WASHINGTON, Nov 7: US officials have told The Washington Post that Mullah Fazlullah, the mastermind behind attack on Malala Yousafzai, is hiding in eastern Afghanistan but is not their priority target.
The newspaper also cited that International Security Assistance Force advisors as believing that the Afghan army is giving refuge to Pakistani Taliban on its soil in reaction to militants getting a sanctuary on the Pakistani side.
The Pakistani Taliban leader sparked international outrage by ordering the attack on a Pakistani schoolgirl last month has escaped retribution by hiding in a section of eastern Afghanistan where U.S. forces are already spread thin and focused on other targets.
According to the Post, U.S. military and intelligence officials sayt Mullah Fazlullah, the mastermind of the attack on 15-year-old Malala Yousafzai, operates out a region adjoining Pakistan where several hundred U.S. troops are stationed.
“But they said finding Fazlullah is not a priority because he is not affiliated with al-Qaeda or with insurgents targeting U.S. and Afghan interests.
“Our guys just aren’t tracking him,” a senior Special Operations official said. “He is viewed as an ‘other-side-of-the-border’ problem.”
Asked if Fazlullah was a priority, a senior intelligence official responded, “Not with so many other potential targets” in Afghanistan.
Fazlullah’s relative safety reflects a larger trend in the difficult terrain along both sides of the Afghan-Pakistan border. In recent years, a lot of attention has been focused on militants attacking U.S. and Afghan troops from havens inside Pakistan. But officials said extremists from Pakistan also have managed to evade the Pakistani army and CIA drones by finding sanctuary in remote parts of Afghanistan.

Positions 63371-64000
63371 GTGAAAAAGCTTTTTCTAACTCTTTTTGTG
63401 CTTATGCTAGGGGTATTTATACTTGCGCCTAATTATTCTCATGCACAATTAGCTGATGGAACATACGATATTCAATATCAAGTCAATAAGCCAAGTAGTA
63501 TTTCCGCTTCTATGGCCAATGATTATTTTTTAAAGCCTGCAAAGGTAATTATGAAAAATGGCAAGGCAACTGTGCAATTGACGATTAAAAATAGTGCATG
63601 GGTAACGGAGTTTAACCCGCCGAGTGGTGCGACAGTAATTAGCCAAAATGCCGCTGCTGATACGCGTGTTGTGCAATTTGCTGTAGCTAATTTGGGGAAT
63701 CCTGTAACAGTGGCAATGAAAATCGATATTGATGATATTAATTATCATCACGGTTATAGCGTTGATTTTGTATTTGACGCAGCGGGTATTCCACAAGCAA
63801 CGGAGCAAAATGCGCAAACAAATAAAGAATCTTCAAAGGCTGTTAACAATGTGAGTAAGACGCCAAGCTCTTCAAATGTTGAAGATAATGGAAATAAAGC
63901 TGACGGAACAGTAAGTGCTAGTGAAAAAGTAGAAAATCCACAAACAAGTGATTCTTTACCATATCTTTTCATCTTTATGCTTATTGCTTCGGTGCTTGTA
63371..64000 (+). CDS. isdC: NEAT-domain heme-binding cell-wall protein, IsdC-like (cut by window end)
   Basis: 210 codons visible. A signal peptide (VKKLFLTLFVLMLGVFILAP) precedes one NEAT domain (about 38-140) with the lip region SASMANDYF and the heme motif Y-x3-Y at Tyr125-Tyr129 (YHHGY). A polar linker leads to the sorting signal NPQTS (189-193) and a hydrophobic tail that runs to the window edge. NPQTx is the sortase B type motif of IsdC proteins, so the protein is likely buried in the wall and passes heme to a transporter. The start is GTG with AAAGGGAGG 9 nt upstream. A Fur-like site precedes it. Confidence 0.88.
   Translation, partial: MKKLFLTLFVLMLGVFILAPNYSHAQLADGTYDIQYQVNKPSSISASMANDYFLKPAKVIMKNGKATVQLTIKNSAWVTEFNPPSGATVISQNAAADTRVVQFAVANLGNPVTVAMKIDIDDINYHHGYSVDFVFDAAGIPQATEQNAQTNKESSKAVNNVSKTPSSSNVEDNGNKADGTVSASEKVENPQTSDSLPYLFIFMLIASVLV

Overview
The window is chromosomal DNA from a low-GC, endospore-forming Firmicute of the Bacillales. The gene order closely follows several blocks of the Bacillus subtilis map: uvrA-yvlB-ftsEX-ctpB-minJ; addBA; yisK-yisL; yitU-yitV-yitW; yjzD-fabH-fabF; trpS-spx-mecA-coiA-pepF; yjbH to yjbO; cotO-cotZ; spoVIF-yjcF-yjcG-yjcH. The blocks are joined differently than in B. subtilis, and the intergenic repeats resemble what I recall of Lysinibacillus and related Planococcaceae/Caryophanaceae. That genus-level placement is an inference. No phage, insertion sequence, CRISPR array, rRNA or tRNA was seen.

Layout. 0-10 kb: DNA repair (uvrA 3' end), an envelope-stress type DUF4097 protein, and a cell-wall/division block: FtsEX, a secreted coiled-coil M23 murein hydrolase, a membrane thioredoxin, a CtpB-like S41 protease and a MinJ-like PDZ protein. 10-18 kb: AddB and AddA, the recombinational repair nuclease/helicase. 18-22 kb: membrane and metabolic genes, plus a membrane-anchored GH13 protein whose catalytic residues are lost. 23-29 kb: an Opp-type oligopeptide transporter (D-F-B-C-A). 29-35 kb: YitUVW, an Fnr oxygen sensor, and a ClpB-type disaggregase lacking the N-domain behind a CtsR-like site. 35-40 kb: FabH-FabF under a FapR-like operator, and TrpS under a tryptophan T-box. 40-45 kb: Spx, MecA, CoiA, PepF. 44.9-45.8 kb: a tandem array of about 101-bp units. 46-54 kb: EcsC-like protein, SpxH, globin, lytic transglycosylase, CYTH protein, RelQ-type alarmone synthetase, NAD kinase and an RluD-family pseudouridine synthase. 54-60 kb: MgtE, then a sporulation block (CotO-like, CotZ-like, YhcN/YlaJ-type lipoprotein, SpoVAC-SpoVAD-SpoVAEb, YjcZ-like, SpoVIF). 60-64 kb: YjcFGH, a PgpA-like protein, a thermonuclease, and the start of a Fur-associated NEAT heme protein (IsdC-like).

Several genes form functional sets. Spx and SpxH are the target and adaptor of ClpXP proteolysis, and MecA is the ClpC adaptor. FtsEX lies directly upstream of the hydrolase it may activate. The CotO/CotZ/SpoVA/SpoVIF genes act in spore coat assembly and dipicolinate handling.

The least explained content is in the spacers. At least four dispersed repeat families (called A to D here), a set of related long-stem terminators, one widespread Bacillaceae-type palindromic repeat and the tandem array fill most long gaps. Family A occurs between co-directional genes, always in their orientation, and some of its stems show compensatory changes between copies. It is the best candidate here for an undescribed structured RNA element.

“The FATA is difficult [for insurgents] because there are drone strikes,” said a congressional staffer, using the acronym for semi-autonomous Federally Administered Tribal Areas on the Pakistan side of the border. “It’s easier to be in eastern Afghanistan where there’s no real presence” of U.S. troops.
Tom Collins, a spokesman for the International Security Assistance Force in Kabul, said: “ISAF is maintaining steady pressure on insurgents throughout Afghanistan. Mullah Fazlullah, like many insurgents who are transitory, remains a person of interest. If we receive actionable intelligence that he is in Afghanistan, we will attempt to take him off the battlefield.”
The newspaper noted that collecting accurate intelligence is the most difficult step in locating and attacking enemy forces. In Konar and Nuristan, the two provinces where Fazlullah is believed to be hiding, the problem is tougher because ISAF advisers believe the Afghan army is allowing the Pakistani Taliban to operate in retribution for Pakistan not doing enough to stop cross-border rocket attacks and armed infiltrators using Pakistan as a haven.